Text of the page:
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Grief Changes, Tears Still Flow

February 9, 2018

In the beginning, my emotions were so strong, so raw. I felt like I was in a dark, dank hole clawing with every bit of my soul to find a way out. My child was gone. My child had died. I had lost a part of me.

In those first few minutes and hours, I felt that I would never quit crying, the tears would never stop falling down my face in silent rivers.

Hours turned to days, I felt I was not getting anywhere. I was still lost in my sorrow, in my grief, in my love. What was I supposed to do? How was I supposed to continue on? For days, I cried and cried – there was no way to stop these reminders of what had just occurred.

Related: When the Strong Break

Then one day the tears stopped not because I was ready for them, but I had literally run out – physically I had no more tears to shed. I guess you could say I cried every tear that I had in me.

I was not better, I still was not ok with what had occurred to my son, I was able to start thinking. I was able to realize that no matter how many more tears I would shed as I knew there would be plenty more in the future, I had to learn.

Learn to move on with my grief, my sorrow because there was no way that I could move past it. I had to learn all about the new me, because as each of those tears ran – they changed me.

Changed me for the rest of my life, how could they not. You cannot go through the loss of your child and expect to be the same afterward.

This type of loss changes who you are forever because this is a type of loss that no parent and I mean no parent expects to have to endure. Our child/children are supposed to outlive us. We are not supposed to bury our babies.

In the beginning, I truly thought I would cry for the rest of my life and I still do but over time, the tears have waned, they have taken breaks as I learn that grief is a part of me and always will be. I have learned with time that:

I will never love the fact that I have grieved and will grieve.

I will never love the fact that my son died in my arms.

But I will love the fact that I have grieved and will grieve because I love him.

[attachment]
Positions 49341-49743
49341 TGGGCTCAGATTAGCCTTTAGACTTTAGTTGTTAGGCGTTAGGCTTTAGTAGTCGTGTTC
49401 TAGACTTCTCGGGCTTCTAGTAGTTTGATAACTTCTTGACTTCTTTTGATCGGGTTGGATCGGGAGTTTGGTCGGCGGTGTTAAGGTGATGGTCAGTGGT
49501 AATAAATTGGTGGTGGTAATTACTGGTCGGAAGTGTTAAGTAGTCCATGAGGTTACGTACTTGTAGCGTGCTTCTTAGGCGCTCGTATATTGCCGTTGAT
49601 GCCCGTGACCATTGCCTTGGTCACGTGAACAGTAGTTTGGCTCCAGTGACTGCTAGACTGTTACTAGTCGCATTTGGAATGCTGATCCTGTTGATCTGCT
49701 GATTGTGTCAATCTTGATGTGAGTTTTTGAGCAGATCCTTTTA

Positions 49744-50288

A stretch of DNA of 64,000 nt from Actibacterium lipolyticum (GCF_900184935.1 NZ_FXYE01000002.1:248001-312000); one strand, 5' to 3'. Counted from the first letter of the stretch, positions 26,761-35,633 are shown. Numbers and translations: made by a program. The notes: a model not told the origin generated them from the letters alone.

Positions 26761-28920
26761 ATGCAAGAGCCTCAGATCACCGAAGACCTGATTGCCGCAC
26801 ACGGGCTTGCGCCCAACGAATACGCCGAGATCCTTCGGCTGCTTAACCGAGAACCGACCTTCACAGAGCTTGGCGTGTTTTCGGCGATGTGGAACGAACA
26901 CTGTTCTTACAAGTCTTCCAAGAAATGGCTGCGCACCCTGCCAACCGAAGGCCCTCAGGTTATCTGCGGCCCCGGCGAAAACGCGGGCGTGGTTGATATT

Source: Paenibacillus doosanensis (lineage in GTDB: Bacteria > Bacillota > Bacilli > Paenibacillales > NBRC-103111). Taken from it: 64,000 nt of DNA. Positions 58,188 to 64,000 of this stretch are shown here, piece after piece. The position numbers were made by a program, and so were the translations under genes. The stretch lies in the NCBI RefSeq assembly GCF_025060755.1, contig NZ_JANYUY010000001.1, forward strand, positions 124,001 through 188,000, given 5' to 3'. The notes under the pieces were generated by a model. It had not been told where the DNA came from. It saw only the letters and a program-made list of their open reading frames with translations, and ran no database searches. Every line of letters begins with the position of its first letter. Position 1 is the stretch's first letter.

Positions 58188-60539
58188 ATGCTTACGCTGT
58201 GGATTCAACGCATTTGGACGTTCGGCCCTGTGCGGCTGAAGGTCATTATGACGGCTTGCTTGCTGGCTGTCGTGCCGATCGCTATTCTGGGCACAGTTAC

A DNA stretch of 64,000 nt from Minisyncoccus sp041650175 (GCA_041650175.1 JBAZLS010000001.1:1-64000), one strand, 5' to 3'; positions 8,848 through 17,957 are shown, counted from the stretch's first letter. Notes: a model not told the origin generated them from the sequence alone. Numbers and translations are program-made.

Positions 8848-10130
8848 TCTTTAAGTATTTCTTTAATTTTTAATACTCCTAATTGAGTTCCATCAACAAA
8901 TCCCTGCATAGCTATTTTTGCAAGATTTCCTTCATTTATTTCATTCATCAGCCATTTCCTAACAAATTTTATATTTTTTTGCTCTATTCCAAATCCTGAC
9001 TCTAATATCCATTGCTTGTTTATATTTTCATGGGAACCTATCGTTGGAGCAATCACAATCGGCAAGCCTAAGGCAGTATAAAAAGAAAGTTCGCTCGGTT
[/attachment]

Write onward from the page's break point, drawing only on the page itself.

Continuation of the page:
I will love the fact that I got to hold my son in my arms and let him go knowing and feeling nothing but love.

In the beginning, I was unable to think like this. I just wanted to turn back time, the cruel mistress that time can be. But I was fooling myself, there is no turning back time. I had to learn to accept to the best of my ability that my son was gone, my son was never coming back. Time did allow my grief to change over the years, it is not the same strong and raw emotions that it was in the beginning, it is still there, it always will be. Grief has allowed me to be the person that I am today, some factors I was able to bring with me, but some things have changed.

I love even more fully now than I ever did.

I want to take every opportunity that I am given because I know that no one is promised tomorrow.

I want to share his name, his memory with everyone who will listen – not to make you feel sad but so that I can continue to keep his memories fresh in my mind.

Related: These Are My Tears

My tears will still flow as I see my other children grow and realize what I am missing because he is no longer here.

My tears will still flow because I will always love him, always miss him.

My tears will still flow because he was my son.

As the years continue to drive me further away from the day that I had to say goodbye, the tears become less raging rivers and more soft summer rainstorms. Popping up somewhere unexpected.

 

Photo by David von Diemar on Unsplash

 

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  • Marisa Michaud

    Marisa is the mother to 3 boys, one gone too soon and 2 keeping her on her toes. Drake died in 2010 at 12 days, 16 hours old after being pulled from life support due to injuries he sustained during delivery. Her other 2 boys: Aden and Gavin, whom she loves every minute with them.

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